Basics of near-infrared spectroscopy

Ever wondered how is it possible that different materials can be identified using infrared light? Well, this post is for you!

Materials and (near-)infrared light

Most of the materials which can be analysed with our machine are polymers – such as polyethylene or cellulose (the main component of paper and cotton). These polymers consist of atoms arranged in long chains, typically containing atoms like carbon, hydrogen, oxygen, nitrogen and chlorine. Some chemical formulas of polymers are shown below – the brackets with a little n is a scientific notation for “repeats many times”. 



All the atoms vibrate – as if they were balls connected by springs. A typical hydrogen bonded to a carbon atom vibrates back and forth about 90 trillion times per second. This happens to be the about same frequency of vibration as that of infrared light waves. This makes the infrared light interact with the bonds between the various atoms and it is absorbed by the sample when the frequency of the atoms’ vibration matches the light’s frequency.

Well, this is nice but both PS and PE contain only hydrogen and carbon atoms so how can infrared light be used to distinguish between them?

It turns out that the chemical environment results in different bond vibration frequencies. Chemical environment means what other atoms are close to the bond and how the neighbouring atoms are bonded. For instance, in polystyrene, there are double carbon- carbon bonds while in polyethylene, there are only single – and this results in different interactions with infrared light for each of the materials.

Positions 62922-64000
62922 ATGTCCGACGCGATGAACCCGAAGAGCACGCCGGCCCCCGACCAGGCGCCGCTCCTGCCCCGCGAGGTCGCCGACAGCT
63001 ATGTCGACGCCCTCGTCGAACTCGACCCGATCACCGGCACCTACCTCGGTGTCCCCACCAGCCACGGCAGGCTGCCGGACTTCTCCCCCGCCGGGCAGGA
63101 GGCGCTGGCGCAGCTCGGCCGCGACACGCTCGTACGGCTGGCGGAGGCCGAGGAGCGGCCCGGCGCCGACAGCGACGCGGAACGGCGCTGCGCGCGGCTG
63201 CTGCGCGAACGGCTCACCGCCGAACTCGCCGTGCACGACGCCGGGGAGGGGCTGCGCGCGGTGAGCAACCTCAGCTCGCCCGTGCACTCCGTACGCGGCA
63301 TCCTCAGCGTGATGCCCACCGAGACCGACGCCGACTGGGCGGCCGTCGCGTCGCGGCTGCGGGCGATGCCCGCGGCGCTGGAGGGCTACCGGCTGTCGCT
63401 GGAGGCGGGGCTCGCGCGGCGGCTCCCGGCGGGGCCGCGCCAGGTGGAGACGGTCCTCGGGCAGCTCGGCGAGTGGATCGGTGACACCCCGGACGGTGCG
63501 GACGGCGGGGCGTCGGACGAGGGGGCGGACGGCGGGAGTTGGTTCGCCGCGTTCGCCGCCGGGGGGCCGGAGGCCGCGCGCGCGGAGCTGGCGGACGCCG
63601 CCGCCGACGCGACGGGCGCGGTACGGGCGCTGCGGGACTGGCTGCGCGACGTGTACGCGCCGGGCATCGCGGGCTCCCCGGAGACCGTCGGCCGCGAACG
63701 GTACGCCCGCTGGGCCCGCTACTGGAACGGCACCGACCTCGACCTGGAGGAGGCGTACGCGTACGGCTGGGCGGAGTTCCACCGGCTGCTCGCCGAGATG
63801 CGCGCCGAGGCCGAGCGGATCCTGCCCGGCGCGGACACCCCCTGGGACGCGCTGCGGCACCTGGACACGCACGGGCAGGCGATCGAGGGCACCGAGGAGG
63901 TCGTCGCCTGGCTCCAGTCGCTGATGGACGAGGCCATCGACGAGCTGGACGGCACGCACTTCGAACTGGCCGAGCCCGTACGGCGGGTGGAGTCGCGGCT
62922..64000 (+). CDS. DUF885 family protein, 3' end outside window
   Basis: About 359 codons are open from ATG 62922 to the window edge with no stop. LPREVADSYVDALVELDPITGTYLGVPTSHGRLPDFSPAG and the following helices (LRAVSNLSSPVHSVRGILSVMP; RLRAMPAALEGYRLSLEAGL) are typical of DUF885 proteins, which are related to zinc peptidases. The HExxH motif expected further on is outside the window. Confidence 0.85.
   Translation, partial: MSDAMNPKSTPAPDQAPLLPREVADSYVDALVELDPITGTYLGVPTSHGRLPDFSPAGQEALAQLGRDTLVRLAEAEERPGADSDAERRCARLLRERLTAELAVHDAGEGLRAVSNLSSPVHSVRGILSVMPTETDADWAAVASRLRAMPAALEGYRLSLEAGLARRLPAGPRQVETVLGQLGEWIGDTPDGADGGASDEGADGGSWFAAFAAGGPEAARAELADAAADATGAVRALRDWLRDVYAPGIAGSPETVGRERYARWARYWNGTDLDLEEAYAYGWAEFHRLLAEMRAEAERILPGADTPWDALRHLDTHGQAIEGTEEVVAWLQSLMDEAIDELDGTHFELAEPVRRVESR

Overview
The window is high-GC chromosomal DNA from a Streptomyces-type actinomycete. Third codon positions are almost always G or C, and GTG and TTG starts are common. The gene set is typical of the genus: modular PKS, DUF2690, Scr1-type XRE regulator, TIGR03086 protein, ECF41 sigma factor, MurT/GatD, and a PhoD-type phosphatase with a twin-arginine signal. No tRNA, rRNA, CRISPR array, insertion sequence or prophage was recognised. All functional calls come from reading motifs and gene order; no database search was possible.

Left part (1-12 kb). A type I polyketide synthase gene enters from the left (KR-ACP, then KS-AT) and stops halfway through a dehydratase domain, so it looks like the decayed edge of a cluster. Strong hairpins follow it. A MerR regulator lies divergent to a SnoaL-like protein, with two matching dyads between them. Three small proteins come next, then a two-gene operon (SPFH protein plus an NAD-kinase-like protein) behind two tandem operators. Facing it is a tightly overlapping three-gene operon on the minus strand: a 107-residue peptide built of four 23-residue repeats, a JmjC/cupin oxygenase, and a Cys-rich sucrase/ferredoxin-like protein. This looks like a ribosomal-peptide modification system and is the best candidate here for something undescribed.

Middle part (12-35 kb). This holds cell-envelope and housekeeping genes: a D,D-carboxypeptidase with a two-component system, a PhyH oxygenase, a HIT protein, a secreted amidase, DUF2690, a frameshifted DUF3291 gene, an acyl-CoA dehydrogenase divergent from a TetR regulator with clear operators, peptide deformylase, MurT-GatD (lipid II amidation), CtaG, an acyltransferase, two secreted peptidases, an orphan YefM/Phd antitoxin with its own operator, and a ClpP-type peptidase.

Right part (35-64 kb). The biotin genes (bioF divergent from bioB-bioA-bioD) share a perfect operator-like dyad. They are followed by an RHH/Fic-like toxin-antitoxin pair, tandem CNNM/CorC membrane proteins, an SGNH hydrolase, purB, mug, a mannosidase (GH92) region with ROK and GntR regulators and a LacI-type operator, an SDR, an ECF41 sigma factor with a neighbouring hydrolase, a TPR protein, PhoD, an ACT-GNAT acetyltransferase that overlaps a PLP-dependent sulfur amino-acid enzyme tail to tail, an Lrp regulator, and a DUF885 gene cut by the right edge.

Measuring near-infrared spectra

In the previous section, we have described how samples (whether plastic or fabric) will absorb certain light waves if their frequency (and therefore the wavelength) matches the sample’s atoms’ vibrations.

The diagram below shows how a sample would selectively absorb one wavelength of infrared light but let other wavelengths pass. This is then measured using our sensing system to find out which wavelength got absorbed.



By plotting the amount of light passing through the sample as a function of wavelength, we’ll get a spectrum of the sample which serves as its unique fingerprint.



Different materials will have different spectra – and we use that to identify them!



Identifying materials

As you could see in the previous section, different materials have different spectra – so how can we go from a spectrum to the material identity?

Our special algorithms take the spectrum and compare it against all the spectra in the library inside the instrument. The closest matches are ranked on how well the library spectrum and the measured spectrum match (this can be seen as the “score” when performing measurements using our phone app).

If a close match is found, the instrument will show its identity on the screen and in our phone app.
What if there is no match? Our algorithms detect when the spectrum is too different from any of the spectra in the library – and the instrument will show “Unknown”.

Identifying blends (FabriTell-only)

Our FabriTell instruments have been specially modified to be able to measure the blends of the various fabrics. The algorithms behind this are a lot more complex than a simple library search – the reason for this is that the library to support all the blends would be huge and require a very, very large number of samples of varying composition.

The spectra of the blends are essentially a combination of the spectra of the materials making up the blend. The graph below demonstrates this – yellow are pure cotton spectra while blue are pure polyester. The colours in between correspond to varying ratios of cotton and polyester.



Our highly sophisticated algorithms use this knowledge to extract the ratio of the two materials from the spectrum. Of course, this is only possible to a finite accuracy; sometimes, the blends just look too similar!
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Hopefully, this article has shed some light on how our instruments work to help you use them in a more efficient way!

PS: This description was a heavily simplified picture of all the science going on to deliver the measurement. If you would like to find out more about the theory, please refer to undergraduate chemistry or physics books.

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